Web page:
Adrenal cortical carcinoma

Adrenal cancer is rare and accounts for 0.2% of all cancers.

Adrenal carcinomas are  rare with an incidence of 0.7-2 cases per million inhabitants/year.

Adrenocortical carcinoma has an estimated prevalence of 4-12 per million population, in contrast to benign adrenocortical adenomas that occurred in at least 3% of the population over the age of 50 years.

Most common at middle-age to 40-60  years, and children younger than five years.

55 to 60% occur in females.

Rapidly growing malignant neoplasm with an estimated incidence of 1 to 2 per million people annually.

Prognosis is poor, and even with localized tumors metastases frequently develop within 6-24 months of surgical resection.

Over half of patients have stage III or stage IV at diagnosis, which has a poor prognosis.

Tumors are typically 8 to 12 cm in diameter at the time of diagnosis, but approximately 40% do not present with clinically apparent hormone secretion.

Molecular clustering of subtypes are linked to outcomes, COC3 COC2, COC1 or associate with poor, intermediate, and better prognosis, respectively.

Complete surgical resection is only cure.

Local recurrence after surgical resection is estimated to be as high as 65%.

Patients with advanced disease such as a tumor greater than 8 cm, positive resection margins, incomplete resection, a high Ki-67 proliferation index of greater than 10%, rupture of the tumor capsule, or advanced stage at diagnosis are very high risk factors for locoregional recurrence.

Majority of cases are sporadic, although familial predisposition does occur.

Is often seen in individuals age 40 to 60 years old with a median age of 55 years at diagnosis.

Most cases are sporadic.

Is associated with the Li-Fraumeni syndrome, multiple endocrine neoplasia 1, Beckwith-Wiedemann syndrome, congenital adrenal hyperplasia, familial adenomatous polyposis, and Carney complex.

1-3% of adrenocortical cancers associated with Li-Fraumeni syndrome.

50-80% of pediatric patients have a germline TP53 mutation

Approximately 60% show clinical hormonal hypersecretion, and the remainder on non-functioning: acute hypercortisolism or hyperandrogenism.

Cushing’s syndrome, with or without virilization, as the most frequent presentation for a functioning adrenocortical carcinoma.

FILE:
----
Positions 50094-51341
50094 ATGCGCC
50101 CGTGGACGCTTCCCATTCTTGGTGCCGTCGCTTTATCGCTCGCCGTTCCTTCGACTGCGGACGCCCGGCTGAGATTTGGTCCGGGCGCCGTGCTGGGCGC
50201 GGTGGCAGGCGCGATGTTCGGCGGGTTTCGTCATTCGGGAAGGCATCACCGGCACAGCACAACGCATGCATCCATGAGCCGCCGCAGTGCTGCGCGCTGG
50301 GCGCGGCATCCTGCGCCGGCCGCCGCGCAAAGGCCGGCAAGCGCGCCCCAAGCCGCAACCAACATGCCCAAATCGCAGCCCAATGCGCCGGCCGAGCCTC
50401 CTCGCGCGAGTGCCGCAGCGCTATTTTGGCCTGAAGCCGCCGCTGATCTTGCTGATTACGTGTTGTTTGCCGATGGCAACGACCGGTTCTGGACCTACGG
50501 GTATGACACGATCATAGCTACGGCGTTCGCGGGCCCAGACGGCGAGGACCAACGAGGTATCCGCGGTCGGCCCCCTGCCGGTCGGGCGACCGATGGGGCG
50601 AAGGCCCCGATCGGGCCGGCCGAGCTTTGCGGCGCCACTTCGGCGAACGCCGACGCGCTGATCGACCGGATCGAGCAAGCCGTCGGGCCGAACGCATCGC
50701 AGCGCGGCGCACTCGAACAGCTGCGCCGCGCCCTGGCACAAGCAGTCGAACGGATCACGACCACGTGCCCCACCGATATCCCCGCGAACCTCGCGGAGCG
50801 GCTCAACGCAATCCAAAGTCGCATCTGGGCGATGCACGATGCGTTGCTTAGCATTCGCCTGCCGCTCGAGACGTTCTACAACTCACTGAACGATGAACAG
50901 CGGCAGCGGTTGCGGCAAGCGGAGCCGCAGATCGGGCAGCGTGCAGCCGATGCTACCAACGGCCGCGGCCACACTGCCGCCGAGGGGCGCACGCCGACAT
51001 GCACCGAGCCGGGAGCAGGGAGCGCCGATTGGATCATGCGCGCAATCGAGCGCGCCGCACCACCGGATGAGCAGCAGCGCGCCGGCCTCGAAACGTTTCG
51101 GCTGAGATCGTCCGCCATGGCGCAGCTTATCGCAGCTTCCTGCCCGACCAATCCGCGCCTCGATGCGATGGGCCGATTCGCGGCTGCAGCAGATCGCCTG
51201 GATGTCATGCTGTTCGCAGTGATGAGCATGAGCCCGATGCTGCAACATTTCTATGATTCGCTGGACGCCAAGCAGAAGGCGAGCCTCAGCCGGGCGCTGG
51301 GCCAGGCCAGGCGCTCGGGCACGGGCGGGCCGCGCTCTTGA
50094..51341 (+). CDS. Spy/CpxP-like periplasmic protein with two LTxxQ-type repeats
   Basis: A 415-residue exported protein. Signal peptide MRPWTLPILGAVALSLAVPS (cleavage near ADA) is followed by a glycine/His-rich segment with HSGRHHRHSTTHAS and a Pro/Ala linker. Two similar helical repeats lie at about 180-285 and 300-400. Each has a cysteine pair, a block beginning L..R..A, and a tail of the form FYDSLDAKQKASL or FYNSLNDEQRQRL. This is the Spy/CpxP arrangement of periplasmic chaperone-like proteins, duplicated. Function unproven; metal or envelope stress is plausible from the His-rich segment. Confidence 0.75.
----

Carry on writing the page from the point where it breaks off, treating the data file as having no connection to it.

Cortisol secreting adrenocortical cancers have a poor overall prognosis, with a higher likelihood of metastases.

Has a bimodal age distribution wit peak incidences in early childhood and in the 4th-5th decades of life.

Female:male ratio of approximately 1.5 to 1.

60% adrenocortical carcinomas are functional, and 45% secrete both androgens and glucocorticoids, while the rest secrete glucocorticoids alone (45%), androgens alone (10%), or rarely, aldosterone (DeLellis RA).

Adrenal cortical tumors may be associated with hereditary cancers syndromes and inherited diseases and include: Carney complex, familial polyposis coli (FPC), Li-Fraumeni syndrome, Beckwih-Widemann, hereditary leimatosis, McCune-Albright syndrome, and MEN1.

European Network for the Study of Adrenal Tumors staging criteria

Stage I T1, N0, M0

Stage II T2, N0, M0

Stage III T1-T2, N1, M0 or T3-T4, N0-M1, M0

Stage IV T1-T4, N0-N1, M1

5 year survival rates using the above classification was 82% stage I, 61% stage II, 50% stage III, and 13% for stage IV.

Surgical resection is the primary treatment for patients with stage I to stage III disease.

The aim of surgery is to achieve a complete resection of the tumor, as prognosis is directly related to achieve clear margins.

With complete surgical resection five-year survival is 40-50%, and with incomplete resection median survival is less than one year.

Approximately 2/3 of patients with adrenocortical carcinoma may experience local regional recurrence after complete surgical resection.

Even after RO resection with negative margins, approximately 30% of patients may still experience a tumor recurrence, leading to a poor prognosis.

In patients who present with limited metastatic disease complete resection of primary and metastatic lesions provide benefit.

Adjuvant treatment has not proven to be beneficial in prolonging overall or disease free survival.

The role the role of adjuvant radiation therapy is debated, but some studies have suggested adjuvant radiation therapy with or without mototane therapy can lead to significant increase in local control.

Mitotane and cis-platinum based regimens associated with a 20% response rate in metastastic disease.

Thalidomide reported to be an active agent in metastases.

Using blood based next generation sequencing (ctDNA) to characterize genomics alterations in advanced disease is feasible in over 80% of patients.

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